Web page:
We know that early adversity or trauma affects the developing brain, so we must recognize that early stresses are a threat to children's social, mental, and physical well-being and learn how to mitigate these negative effects.
After a year of isolation, distanced learning and quarantines, students may be facing a plethora of challenges and mental health issues, including but not limited to:
- fight or flight responses;
- shut down of executive functioning due to stress;
- planning and problem solving difficulties;
- and emotional regulation and behavioural challenges.
Many, if not all of these challenges will have stemmed from anxiety and stress, caused by recent events and ongoing changes within the classroom.
HOW DOES THE STRESS RESPONSE WORK?
When the stress response in the brain is activated, stress hormones such as adrenaline and cortisol are released. The stress response naturally turns off in a safe and nurturing environment, and the resulting resiliency is built up over time.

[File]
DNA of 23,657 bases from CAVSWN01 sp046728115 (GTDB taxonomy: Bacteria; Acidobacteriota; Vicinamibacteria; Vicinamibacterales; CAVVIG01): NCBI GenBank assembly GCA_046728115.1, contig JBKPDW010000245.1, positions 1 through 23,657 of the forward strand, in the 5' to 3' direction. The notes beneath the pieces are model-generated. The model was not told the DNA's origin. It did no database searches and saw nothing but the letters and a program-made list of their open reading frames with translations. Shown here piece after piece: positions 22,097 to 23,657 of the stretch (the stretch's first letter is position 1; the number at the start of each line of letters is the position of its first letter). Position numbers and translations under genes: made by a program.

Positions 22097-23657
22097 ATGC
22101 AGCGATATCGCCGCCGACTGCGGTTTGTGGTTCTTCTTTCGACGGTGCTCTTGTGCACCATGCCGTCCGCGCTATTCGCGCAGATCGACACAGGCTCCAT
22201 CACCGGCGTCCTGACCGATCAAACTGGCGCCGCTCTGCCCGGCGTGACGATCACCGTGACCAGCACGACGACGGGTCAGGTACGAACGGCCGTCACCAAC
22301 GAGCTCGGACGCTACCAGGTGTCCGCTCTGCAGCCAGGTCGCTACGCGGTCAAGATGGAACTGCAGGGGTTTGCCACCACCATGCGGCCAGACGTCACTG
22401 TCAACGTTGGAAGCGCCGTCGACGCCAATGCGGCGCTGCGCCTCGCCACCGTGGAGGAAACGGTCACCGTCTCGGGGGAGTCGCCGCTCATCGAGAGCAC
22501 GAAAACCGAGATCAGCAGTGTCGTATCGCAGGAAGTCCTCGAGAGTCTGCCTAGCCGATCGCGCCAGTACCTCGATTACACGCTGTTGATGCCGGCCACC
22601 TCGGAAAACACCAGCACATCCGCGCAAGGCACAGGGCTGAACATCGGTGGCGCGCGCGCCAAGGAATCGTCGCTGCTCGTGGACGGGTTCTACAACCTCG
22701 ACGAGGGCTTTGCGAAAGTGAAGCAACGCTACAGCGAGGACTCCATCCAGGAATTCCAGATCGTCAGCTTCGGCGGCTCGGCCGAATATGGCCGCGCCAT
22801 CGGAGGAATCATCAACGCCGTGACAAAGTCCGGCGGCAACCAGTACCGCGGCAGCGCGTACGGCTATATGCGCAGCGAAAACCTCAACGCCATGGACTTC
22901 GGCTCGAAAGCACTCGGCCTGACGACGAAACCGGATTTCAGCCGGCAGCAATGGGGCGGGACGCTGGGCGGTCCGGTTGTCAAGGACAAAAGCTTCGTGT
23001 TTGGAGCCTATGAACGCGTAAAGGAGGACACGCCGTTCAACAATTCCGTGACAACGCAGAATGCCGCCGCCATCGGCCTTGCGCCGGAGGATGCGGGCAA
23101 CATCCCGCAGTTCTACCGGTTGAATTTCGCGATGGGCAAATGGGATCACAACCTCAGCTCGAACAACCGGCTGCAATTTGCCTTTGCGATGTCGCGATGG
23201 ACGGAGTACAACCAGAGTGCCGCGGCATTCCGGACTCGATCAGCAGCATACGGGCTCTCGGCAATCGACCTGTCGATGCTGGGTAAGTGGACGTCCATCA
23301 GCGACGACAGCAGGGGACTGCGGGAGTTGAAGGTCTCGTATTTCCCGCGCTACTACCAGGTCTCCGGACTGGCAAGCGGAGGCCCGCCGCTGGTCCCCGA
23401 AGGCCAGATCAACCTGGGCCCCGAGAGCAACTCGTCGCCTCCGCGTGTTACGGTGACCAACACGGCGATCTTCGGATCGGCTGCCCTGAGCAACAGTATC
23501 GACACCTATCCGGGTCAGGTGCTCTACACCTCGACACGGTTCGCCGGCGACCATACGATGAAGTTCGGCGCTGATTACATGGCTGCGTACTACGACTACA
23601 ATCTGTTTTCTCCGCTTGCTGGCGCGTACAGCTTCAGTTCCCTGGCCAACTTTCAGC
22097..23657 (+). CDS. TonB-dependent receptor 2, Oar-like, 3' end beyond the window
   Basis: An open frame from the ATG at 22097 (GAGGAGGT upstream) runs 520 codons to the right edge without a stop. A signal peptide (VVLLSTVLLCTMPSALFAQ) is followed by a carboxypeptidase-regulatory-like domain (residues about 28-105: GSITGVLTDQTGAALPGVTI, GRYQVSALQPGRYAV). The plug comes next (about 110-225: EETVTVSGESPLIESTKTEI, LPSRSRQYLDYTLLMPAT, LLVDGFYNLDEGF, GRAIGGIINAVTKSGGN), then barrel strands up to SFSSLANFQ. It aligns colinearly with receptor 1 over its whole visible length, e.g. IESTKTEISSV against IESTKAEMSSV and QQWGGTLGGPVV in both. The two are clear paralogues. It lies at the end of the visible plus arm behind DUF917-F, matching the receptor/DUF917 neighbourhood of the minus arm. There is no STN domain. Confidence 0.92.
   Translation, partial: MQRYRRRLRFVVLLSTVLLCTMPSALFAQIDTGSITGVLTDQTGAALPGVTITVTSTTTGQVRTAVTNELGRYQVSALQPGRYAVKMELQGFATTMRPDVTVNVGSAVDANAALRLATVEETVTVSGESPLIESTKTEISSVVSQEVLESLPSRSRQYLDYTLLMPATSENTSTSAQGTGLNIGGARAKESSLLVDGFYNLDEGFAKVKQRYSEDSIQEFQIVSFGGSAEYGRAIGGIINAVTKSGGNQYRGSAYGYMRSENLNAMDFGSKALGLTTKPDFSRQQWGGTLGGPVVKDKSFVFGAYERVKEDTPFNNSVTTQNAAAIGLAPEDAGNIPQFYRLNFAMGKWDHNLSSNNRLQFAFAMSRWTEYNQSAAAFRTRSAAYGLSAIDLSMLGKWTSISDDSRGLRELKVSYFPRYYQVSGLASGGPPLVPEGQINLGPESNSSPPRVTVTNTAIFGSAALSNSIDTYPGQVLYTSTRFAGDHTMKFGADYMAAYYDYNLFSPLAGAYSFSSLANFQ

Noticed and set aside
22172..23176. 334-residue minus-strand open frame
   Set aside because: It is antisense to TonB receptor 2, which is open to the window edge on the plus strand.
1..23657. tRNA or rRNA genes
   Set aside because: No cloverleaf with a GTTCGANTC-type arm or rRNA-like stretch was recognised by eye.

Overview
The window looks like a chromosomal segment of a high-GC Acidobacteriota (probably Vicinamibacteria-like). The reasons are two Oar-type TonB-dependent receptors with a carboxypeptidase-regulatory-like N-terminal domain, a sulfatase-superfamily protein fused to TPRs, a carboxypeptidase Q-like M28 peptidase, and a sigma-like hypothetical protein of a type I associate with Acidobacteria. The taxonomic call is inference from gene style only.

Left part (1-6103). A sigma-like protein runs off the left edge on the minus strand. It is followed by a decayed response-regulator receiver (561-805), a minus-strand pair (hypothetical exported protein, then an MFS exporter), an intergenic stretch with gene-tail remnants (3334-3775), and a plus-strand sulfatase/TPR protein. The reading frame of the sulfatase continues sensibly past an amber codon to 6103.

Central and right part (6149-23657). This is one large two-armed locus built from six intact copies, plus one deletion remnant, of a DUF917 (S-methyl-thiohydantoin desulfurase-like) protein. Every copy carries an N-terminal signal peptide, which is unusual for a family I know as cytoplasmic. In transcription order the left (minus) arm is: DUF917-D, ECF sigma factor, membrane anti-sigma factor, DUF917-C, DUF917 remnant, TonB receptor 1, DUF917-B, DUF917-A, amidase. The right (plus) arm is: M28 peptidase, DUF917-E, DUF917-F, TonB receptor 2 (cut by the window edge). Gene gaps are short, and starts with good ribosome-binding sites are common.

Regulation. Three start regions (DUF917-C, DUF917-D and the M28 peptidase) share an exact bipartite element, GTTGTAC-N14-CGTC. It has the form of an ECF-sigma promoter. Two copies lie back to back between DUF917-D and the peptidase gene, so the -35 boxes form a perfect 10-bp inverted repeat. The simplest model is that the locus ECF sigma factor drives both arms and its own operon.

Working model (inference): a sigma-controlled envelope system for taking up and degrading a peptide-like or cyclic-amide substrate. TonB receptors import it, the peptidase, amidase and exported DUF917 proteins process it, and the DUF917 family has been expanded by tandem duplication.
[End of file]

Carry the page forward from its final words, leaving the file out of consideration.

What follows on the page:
On the other hand, when the stress response is activated too frequently, without the buffering elements of a stable and safe environment, it can become dysregulated and maladaptive. In this case, we see long-term changes in the brain structure, immune and hormonal systems.
Antidote to toxic stress
Due to the obvious uncertainties surrounding COVID, many young students may have experienced trauma and stress as a result of last year's masking, quarantines, and virtual classrooms. Teachers can provide daily doses of nurturing and healing interactions in the classroom as an antidote to this toxic stress. The BrainAhead program can assist students in regaining control, developing positive resiliency, and becoming ready to learn.
Learn how one district approaches classroom re-acclimation and academic readiness in the video and case study below. Read the full case study here.
WHAT STRATEGIES OR PROGRAMS DO YOU USE TO FOSTER POSITIVE RESILIENCY AND IMPROVE STUDENTS' READINESS TO LEARN?
Share your thoughts to firstname.lastname@example.org – we’d love to hear from you!